"For all the young people in this room, and those who are watching, know that this country belongs to you, to all of you, from every background and walk of life," she said.
"Do not ever let anyone make you feel like you don't matter. Or like you don't have a place in our American story, because you do and you have a right to be exactly who you are," she added. "But I also want to be very clear. This right isn't just handed to you. This right has to be earned every single day. You cannot take your freedoms for granted."
The first lady also implored young people to be "informed and engaged" as citizens.
"That's my final message to young people as first lady. It is simple," she said. "I want our young people to know that they matter, that they belong. So don't be afraid. Be determined. Be hopeful. Be empowered."
Obama had opened her remarks by officially welcoming visitors to the White House for the first time. She thanked Education Secretary John King and his predecessor, Arne Duncan, and recognized other attendees for "using their star power to inspire our young people" before thanking members of her staff.
"These individuals, they are brilliant. They are creative. They have worked miracles with hardly any staff or budget to speak of, which is how we roll in the first lady's office," she said. "And I am so proud and so grateful to you all for everything that you've done."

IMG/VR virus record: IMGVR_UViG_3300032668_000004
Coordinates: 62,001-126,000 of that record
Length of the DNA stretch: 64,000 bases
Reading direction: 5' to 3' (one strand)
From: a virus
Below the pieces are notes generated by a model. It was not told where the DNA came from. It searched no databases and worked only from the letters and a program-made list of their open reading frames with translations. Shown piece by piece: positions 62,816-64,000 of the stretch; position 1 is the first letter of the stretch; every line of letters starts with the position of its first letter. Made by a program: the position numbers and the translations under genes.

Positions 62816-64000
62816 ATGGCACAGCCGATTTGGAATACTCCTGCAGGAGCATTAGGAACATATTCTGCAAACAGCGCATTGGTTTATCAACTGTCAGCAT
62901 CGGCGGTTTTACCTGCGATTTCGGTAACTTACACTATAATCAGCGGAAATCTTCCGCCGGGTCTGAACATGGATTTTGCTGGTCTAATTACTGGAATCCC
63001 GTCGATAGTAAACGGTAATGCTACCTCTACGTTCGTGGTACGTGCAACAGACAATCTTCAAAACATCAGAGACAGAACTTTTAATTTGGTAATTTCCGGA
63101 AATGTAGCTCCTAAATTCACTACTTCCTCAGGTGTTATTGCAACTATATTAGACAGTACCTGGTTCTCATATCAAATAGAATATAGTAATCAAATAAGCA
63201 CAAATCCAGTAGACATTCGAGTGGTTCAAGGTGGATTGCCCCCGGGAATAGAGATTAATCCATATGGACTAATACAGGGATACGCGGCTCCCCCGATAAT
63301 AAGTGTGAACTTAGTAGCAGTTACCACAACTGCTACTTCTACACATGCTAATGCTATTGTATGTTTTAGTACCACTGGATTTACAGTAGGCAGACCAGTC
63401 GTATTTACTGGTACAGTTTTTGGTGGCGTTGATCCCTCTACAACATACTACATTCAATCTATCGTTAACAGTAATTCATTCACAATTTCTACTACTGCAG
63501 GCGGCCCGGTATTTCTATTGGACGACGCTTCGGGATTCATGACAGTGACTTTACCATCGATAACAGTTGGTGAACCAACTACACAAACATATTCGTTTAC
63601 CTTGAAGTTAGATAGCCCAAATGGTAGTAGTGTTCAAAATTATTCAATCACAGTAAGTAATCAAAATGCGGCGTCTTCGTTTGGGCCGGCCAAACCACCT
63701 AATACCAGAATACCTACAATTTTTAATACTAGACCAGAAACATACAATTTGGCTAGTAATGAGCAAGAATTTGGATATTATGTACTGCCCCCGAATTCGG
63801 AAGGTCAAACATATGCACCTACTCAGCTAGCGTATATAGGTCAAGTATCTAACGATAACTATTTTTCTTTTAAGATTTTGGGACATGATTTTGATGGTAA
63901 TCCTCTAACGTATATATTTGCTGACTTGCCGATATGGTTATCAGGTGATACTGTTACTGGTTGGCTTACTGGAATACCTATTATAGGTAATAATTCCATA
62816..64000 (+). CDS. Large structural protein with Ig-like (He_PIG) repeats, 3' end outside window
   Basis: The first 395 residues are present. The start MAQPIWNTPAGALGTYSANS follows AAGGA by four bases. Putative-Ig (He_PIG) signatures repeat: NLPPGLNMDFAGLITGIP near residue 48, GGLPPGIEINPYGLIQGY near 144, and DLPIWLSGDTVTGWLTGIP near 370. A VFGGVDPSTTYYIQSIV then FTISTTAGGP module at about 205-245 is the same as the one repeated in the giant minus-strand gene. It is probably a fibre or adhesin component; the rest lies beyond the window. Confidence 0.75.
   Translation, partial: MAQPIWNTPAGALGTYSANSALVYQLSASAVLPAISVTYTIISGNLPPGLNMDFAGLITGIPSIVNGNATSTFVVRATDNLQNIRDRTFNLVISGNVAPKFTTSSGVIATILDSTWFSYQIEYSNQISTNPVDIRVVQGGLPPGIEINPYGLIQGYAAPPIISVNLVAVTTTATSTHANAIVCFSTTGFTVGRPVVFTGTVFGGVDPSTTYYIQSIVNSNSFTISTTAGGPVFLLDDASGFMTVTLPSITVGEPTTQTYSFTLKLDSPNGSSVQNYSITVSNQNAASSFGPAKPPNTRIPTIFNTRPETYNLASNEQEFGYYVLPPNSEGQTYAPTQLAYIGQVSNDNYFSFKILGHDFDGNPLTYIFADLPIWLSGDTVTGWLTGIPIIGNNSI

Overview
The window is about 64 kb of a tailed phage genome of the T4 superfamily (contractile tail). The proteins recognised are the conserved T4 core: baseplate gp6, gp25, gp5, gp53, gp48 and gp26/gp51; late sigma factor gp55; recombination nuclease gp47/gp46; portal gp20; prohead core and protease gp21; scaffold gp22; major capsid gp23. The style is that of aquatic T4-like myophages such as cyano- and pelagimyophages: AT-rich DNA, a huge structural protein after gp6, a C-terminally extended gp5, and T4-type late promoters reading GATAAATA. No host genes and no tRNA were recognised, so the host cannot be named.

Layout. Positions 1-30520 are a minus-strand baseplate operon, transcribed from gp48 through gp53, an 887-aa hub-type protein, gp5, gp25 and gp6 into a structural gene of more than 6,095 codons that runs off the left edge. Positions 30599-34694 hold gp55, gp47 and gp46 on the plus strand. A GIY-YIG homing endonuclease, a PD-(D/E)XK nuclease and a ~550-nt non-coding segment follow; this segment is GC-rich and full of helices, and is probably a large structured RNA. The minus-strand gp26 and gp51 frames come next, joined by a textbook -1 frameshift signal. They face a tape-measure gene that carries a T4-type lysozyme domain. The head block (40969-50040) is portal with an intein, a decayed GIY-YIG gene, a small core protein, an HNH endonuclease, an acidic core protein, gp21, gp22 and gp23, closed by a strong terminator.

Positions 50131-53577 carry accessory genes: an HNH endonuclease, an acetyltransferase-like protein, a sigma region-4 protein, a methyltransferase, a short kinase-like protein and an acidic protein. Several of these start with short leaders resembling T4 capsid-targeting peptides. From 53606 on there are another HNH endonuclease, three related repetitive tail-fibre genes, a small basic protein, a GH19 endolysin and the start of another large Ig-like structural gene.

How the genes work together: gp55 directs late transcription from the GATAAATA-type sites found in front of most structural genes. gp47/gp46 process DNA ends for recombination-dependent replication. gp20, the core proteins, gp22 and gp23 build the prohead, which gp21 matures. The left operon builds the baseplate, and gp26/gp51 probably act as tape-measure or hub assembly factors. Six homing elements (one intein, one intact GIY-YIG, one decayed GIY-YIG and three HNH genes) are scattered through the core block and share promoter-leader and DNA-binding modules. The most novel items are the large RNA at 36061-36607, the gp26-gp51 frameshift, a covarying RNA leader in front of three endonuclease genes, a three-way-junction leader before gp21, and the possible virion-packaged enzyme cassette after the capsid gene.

The first lady went on to discuss her work to promote higher education.
"We wanted to change the conversation around what it means and what it takes to be a success in this country," she said.
Obama cited her celebration of National College Signing Day, the launch of the "Better Make Way" public awareness campaign to celebrate students and the Obama administration's work to make college more affordable.
"And today the high school graduation rate is at a record high, and more young people than ever before are going to college," she said.
Toward the end of her remarks, Obama adopted a much stronger tone. She spoke directly to various groups, lauding immigrants and religious diversity as "part of a proud American tradition."
"I want our young people to continue to learn and practice those values with pride," she said. "Our glorious diversity, our diversities of faiths and colors and creeds, that is not a threat to who we are. It makes us who we are."
Obama advised young people to get a good education and use it "to build a country worthy of your boundless promise."
"Lead by example with hope, never fear. And know that I will be with you rooting for you and working to support you for the rest of my life," she said.
As she concluded her remarks, she was visibly affected by the emotional moment.
"I want to close today by simply saying thank you," Obama said. "Thank you for everything you do for our kids, and for our country. Being your first lady has been the greatest honor of my life, and I hope I've made you proud."
Watch the conclusion of her remarks below: